Rocco Baldelli Should Hope Less, Manage Better

Photo: David Berding - Getty Images

The Minnesota Twins lost their third-straight game on Tuesday, a 10-4 debacle vs the Boston Red Sox. It also stands as their fifth loss in six games, a stretch that has dropped them two games below .500 and just one game up on Cleveland for 1st place in the tragic AL Central.

Bats remain cold, Pitching slows

The bats are still cold, something that’s gone on for months now. We’re approaching the end of June and the Twins rank 22nd in team OPS (.709) and 24th in batting average (.231). Then, there’s the strike outs. So many damn strikeouts. 762 of them so far, to be exact. That’s 61 more than the Oakland Athletics, who have the 2nd-most this season, 261 more than Washington, who strikes out the least.

Unfortunately, on days/nights when the bats have gotten hot, and they have been a bit better recently, the pitching has failed to hold up its end of the bargain. In fact, the offense has produced four runs or more in four of the team’s last six losses.

Rocco Baldelli hopes things get better.

But if you think you’re befuddled by how pathetic the Twins have played lately, just listen to their manager, Rocco Baldelli, after last night’s loss vs the Red Sox. If Michael Scott was a baseball manager or had to act out a postgame interview during his evening improv class, I’d imagine this is exactly how it would go.

“I don’t have too many words to go into the way we’re playing right now. Especially that ballgame right there. Umm… I’d be lying if I told you I had anything interesting to say about that. It’s… we know it’s not good baseball. It’s not, uh, the baseball we’ve become accustomed to from our team. Umm… yeah, I honestly don’t have a lot to say about it. We have to muster something up that’s not currently there. And this is… this is… I’m hoping that this is just the worst day that we’re going to see right now, in this stretch of games.”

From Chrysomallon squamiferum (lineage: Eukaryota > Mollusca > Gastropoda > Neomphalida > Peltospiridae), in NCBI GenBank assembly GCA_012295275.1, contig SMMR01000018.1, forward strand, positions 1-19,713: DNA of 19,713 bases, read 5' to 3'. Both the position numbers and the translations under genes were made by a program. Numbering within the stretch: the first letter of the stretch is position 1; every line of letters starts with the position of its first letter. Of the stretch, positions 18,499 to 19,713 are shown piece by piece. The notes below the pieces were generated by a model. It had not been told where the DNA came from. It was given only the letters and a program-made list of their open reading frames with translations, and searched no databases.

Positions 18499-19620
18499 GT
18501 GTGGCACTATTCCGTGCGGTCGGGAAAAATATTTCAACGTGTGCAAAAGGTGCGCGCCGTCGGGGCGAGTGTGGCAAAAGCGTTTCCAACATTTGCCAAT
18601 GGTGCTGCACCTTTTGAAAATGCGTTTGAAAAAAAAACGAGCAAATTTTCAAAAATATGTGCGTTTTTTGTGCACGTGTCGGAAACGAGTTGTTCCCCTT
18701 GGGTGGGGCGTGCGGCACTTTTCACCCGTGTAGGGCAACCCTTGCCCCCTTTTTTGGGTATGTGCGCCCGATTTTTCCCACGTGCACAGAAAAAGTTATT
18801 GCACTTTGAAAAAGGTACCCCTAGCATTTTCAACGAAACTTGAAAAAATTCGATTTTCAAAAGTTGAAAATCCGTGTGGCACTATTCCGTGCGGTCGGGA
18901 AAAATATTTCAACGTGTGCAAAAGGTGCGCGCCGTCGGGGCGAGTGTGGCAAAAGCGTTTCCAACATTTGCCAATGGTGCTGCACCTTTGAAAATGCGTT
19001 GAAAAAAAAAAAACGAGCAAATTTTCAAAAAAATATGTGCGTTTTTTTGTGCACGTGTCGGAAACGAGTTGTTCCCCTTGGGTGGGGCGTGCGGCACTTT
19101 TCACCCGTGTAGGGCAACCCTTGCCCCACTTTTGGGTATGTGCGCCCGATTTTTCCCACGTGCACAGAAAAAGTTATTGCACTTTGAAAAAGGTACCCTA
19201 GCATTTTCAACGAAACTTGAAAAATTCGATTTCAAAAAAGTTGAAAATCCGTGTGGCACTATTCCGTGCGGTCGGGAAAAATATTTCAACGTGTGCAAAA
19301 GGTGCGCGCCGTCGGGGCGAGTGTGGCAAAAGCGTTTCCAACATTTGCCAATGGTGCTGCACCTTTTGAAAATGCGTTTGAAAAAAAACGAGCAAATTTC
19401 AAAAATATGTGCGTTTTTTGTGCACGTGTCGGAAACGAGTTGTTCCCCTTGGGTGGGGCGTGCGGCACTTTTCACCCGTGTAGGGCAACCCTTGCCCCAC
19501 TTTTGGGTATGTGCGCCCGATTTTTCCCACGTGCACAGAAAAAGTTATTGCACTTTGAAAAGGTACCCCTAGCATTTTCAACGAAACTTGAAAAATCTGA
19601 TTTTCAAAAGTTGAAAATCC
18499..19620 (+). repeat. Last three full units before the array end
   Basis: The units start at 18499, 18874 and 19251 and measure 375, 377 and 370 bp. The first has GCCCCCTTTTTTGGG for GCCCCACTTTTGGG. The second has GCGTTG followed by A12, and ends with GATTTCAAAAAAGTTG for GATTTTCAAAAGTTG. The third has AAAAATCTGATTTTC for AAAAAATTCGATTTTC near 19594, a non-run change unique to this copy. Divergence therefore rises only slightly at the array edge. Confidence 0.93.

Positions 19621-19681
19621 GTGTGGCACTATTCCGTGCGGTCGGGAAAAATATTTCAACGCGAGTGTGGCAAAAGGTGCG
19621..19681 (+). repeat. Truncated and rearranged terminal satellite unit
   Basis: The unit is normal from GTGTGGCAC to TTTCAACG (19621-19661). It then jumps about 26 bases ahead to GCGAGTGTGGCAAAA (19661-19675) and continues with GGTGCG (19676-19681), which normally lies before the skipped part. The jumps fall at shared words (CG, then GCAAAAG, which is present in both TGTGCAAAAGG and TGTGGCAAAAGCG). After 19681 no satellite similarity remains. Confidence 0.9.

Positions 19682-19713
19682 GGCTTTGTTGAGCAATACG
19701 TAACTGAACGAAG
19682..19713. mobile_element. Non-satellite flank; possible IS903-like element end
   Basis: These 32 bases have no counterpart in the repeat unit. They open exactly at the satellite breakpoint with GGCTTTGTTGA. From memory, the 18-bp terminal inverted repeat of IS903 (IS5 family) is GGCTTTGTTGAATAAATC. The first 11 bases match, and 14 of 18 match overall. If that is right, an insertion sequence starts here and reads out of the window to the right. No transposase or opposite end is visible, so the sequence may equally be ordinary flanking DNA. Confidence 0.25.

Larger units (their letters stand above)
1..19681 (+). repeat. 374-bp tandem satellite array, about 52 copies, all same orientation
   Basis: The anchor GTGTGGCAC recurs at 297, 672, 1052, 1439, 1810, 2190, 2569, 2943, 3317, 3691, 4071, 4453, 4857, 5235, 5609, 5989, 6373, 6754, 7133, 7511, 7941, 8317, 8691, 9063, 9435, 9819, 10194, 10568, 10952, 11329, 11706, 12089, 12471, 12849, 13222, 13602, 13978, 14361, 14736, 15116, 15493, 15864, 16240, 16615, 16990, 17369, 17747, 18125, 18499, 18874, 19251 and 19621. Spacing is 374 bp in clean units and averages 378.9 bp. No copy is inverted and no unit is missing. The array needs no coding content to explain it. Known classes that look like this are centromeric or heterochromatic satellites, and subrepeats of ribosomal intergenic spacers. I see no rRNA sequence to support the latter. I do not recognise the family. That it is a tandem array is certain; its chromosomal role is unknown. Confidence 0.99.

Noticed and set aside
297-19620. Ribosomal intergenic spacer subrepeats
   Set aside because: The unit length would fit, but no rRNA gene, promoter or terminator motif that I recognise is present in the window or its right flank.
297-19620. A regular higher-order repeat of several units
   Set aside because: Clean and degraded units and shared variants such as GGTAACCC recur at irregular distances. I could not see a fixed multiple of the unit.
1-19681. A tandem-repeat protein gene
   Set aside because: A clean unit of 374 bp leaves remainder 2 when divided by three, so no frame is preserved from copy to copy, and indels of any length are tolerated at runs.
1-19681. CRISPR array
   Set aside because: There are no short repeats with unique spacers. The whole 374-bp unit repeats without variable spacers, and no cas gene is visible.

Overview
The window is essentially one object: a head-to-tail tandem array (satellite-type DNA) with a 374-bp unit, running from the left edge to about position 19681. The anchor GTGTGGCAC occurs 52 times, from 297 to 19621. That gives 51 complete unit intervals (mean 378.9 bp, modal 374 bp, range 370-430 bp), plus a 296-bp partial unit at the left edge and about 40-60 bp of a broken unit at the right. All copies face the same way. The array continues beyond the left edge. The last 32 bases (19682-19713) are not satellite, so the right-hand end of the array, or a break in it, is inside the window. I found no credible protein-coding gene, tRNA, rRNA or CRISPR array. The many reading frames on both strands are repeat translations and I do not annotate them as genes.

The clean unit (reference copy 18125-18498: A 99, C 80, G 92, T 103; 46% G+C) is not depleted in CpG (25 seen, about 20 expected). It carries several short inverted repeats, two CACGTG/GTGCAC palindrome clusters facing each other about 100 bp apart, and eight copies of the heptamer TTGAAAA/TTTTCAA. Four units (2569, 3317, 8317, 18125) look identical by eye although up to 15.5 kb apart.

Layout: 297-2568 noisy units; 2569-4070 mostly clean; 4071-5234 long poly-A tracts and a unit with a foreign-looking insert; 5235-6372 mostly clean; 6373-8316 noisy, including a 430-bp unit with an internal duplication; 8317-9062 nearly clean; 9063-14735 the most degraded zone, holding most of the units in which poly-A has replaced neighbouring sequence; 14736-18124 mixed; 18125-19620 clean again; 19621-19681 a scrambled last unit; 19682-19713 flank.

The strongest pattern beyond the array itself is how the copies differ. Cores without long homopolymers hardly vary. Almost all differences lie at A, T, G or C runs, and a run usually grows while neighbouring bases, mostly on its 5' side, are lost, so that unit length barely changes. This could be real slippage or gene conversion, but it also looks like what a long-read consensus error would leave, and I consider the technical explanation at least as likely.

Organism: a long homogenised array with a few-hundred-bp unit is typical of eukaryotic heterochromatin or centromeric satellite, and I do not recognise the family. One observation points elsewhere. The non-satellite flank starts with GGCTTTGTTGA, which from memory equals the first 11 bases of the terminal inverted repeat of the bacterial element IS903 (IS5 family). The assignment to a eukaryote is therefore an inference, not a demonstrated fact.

“Hope isn’t a good plan in professional sports. But the truth is, the players we have, the collective at-bats we had before the eighth inning, I don’t think our group is capable of having those at-bats for too much longer. I mean that. It is infectious when it goes well and it can also be a little infectious when it’s not going well. Umm… we’re capable of a lot more than what we’re showing right now and, uh, I’m waiting to see it. It’s going to come. I… you know, I want it to come soon. But… uh… I can’t talk about what I just saw in that game. I don’t think any of our guys want to sit there and try to put words to it. It wasn’t good. It wasn’t good. There are going to be better days ahead and we just need to keep our heads up and just keep playing.”

Rocco Baldelli (video above)
Hope over action???

So, Rocco’s season-saving plan is to hope the team right out of its current dumpster fire? That’s right, one of the only humans in position to actually do something that positively impacts the Twins’ current lot in life has come to the conclusion that their best chance is “hope”. Wow, I feel better now, don’t you?

Following Baldelli’s strange monologue about ‘hoping things improve’, the obvious question was (thankfully) asked. ‘Is there anything actionable that can be done beyond just “hope”?’ Rocco’s answer? No, because he doesn’t want to make decisions based on one game or one series of at bats… even though this team’s biggest problems have existed for most of the season and, in some cases, longer.

“Not… not today. Not after watching that. I’m not going to watch, you know, probably one of the rougher games that we’ve had all year long and discuss anything actionable based on the, you know, based on that. We don’t do a lot based on one particular day or watching a particular group of players take, you know, five at bats each and make decisions. That’s not that’s not what’s going on here.

Rocco Baldelli (video above)
Action over hope.

So… I guess we can’t DFA Max Kepler in order to make room for a smoking hot Matt Wallner or young power bat like Trevor Larnach. And we’ll just hope Emilio Pagan becomes a worthy bullpen arm, even after a full career of proof he isn’t. At least LaVelle E. Neal still believes in him.

Definitely make sure to write Christian Vazquez into the starting lineup as often as possible, too. And obviously, continue to platoon and pinch hit for your best young batters, like Royce Lewis and Alex Kirilloff. Because why would we want them to develop and learn to produce in clutch situations?

Or maybe… just maybe… Rocco Baldelli & Co can change their thinking a little bit. You know, stop worrying so much about how many pitches Sonny Gray throws in one inning or how many consecutive games your best players have played.

Turn your attention, instead, to obvious moves that might improve clubhouse morale and immediately make the roster better, younger and more energetic. Stop trotting out the same veterans to fail in the same ways we’ve already seen over and over again.

Stop hoping things change. Instead, do your job better and help make the change happen.

Eric Strack | Minnesota Sports Fan

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